Developing best agro-ecological practices for African baobab tree Adansonia digitata L. leaves production in smallholders farming systems in Benin

African baobab (Adansonia digitata L.) is an agroforestry species with high potential in the fight against food insecurity and malnutrition in Africa. Pulp and leaves of baobab are the two key harvested products which highly contribute to farmers, especially women income and households food security in sub-Saharan Africa. Overexploitation of these products, combined with the low natural regeneration of the species, threatens the survival of the remaining populations of the African baobab. Among sustainable alternatives for conservation is the domestication/cultivation of the species for its leaves and fruits. This study focused on the cultivation of baobab seedlings for their leaves. It :(a) assessed baobab seedlings [a1] growth response, [a2] leaves biomass response, and [a3] roots’ growth and biomass responses to variation of dose of compost - poultry dropping - cow dung, sowing density, and leaves harvesting frequency. Agricultural experimentations were used for assessing baobab seedlings growth, leaves biomass and root growth and biomass in two biogeographical zones of Benin (Guineo-Congolese and Sudano-Guinean zones). Data of the experimentation (number of germinated seeds, of leaves, branches and rootlets, total height and basal diameter of the seedlings, fresh and dry weights of harvested leaves, of tap root and rootlets, Index of leaf area and total length and basal diameter of tap root and rootlets) were analyzed using linear and generalized linear mixed effects models. From our field experimentation producing A. digitata seedlings with 300 kg/100 m2 of poultry dropping or 900 kg/100 m2 of cow dung with 20 × 20 cm sowing density and monthly harvests yielded the optimum growth of seedlings, roots and its biomass and 15 × 15 cm for leaves biomass production. The average leaves biomass production was 41.62 ± 1.16 kg of dry matter per 100 m2 (equivalent to 157.29 ± 4.38 kg of fresh leaves per 100 m2). We suggested that further studies (i) assess profitability of baobab fresh leaves production, (ii) identify the potentials pests and the effective pest control approaches, (iii) evaluate on the anti-nutritional properties of harvested leaves as the plant respond to stress due to frequent harvesting, (iv) assess on the protection methods of baobab seedlings against the adventitious plants, and (v) assess chemicals components of baobab seedlings roots for its probable use in food and medicine.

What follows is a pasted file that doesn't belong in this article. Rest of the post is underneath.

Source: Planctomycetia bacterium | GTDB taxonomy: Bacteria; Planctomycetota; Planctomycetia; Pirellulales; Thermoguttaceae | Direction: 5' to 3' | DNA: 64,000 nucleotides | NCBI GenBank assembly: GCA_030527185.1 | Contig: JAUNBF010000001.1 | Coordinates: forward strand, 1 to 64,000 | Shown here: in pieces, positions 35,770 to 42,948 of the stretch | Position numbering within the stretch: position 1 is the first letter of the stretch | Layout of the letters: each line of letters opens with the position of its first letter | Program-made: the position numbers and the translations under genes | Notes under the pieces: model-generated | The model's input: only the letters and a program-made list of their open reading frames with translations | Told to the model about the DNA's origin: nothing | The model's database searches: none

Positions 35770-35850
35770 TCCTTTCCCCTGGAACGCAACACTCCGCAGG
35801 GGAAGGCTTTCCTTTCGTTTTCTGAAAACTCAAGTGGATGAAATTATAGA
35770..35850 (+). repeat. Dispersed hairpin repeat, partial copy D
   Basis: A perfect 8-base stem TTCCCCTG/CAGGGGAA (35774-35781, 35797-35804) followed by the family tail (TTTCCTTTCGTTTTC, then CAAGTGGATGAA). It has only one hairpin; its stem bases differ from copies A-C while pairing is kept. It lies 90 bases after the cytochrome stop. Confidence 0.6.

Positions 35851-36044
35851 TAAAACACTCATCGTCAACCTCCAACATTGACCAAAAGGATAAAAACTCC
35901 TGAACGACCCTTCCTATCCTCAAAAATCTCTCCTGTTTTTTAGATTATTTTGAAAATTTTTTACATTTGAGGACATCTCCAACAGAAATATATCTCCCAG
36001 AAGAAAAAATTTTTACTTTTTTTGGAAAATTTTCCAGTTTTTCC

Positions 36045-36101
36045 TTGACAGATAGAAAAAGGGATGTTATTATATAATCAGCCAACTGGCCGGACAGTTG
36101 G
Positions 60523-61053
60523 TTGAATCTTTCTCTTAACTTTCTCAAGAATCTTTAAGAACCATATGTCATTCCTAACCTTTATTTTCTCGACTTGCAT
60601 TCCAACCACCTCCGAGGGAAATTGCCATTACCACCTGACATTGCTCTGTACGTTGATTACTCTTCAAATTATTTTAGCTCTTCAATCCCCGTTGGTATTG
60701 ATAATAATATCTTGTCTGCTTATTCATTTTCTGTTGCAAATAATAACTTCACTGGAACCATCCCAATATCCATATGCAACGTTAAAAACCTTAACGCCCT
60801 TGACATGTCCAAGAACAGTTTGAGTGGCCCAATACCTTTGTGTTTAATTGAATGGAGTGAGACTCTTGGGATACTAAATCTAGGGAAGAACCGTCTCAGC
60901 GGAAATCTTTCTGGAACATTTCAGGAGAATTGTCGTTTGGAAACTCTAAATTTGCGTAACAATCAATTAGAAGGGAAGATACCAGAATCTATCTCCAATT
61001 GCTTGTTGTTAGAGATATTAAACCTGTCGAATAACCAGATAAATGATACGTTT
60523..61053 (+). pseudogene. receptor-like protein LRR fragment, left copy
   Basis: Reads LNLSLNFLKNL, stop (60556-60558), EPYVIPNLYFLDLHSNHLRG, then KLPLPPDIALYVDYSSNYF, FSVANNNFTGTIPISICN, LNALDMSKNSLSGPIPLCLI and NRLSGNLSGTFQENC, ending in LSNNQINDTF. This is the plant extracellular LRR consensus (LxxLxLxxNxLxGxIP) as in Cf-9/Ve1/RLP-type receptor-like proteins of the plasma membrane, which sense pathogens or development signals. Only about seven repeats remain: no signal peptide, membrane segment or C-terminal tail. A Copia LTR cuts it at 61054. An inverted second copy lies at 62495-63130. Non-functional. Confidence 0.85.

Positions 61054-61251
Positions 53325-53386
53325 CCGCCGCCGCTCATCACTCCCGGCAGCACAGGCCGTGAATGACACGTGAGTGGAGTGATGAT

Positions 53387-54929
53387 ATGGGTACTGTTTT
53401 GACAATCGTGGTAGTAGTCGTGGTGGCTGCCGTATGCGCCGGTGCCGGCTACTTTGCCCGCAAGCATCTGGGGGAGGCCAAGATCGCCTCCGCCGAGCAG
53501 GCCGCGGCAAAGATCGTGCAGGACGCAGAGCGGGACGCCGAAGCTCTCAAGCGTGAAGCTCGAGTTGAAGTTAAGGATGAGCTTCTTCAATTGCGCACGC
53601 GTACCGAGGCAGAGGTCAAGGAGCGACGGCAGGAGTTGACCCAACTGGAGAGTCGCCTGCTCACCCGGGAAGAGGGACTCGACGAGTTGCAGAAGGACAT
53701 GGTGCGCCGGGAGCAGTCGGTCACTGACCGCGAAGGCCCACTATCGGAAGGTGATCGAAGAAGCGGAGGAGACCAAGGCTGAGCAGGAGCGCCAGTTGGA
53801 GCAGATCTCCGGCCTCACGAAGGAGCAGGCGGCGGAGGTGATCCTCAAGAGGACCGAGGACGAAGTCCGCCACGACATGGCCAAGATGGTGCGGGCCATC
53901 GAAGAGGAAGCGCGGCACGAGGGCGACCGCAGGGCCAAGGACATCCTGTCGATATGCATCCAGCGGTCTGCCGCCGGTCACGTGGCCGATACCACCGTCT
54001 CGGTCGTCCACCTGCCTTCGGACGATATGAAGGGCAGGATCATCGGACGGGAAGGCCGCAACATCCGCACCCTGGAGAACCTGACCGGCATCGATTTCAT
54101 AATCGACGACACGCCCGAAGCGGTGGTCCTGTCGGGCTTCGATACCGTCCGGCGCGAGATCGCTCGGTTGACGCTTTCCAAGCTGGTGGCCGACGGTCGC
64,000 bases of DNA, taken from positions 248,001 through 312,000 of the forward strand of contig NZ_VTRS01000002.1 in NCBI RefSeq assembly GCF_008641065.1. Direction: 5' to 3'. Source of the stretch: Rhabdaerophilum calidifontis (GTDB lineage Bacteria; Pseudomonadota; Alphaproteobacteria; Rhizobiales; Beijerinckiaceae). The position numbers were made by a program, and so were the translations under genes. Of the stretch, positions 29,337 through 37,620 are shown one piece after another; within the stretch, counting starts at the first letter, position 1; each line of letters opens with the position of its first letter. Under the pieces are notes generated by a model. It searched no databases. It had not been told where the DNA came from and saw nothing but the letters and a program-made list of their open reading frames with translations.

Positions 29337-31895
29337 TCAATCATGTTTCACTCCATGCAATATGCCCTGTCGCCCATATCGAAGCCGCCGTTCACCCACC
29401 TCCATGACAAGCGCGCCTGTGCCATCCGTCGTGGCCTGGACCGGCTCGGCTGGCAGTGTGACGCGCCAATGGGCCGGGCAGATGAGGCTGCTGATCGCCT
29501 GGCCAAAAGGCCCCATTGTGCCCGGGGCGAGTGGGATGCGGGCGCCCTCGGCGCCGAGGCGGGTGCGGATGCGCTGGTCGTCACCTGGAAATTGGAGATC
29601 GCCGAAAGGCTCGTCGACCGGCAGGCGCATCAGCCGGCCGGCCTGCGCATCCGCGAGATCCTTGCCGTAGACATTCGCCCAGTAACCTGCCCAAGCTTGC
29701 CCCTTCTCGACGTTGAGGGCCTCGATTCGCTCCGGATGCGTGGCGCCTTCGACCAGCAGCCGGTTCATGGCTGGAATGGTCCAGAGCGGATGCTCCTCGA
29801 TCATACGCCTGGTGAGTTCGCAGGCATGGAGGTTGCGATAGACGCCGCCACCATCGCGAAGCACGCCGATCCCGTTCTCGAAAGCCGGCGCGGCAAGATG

Date of publication: 
RUFORUM Theses and Dissertations
Agris Subject Categories: 
Project sponsor: 
RUFORUM (Grant No. RU 2015 GRG-135)
Achille Ephrem Assogbadjo; Valère Salako; Rodrigue Idohou
Web resource
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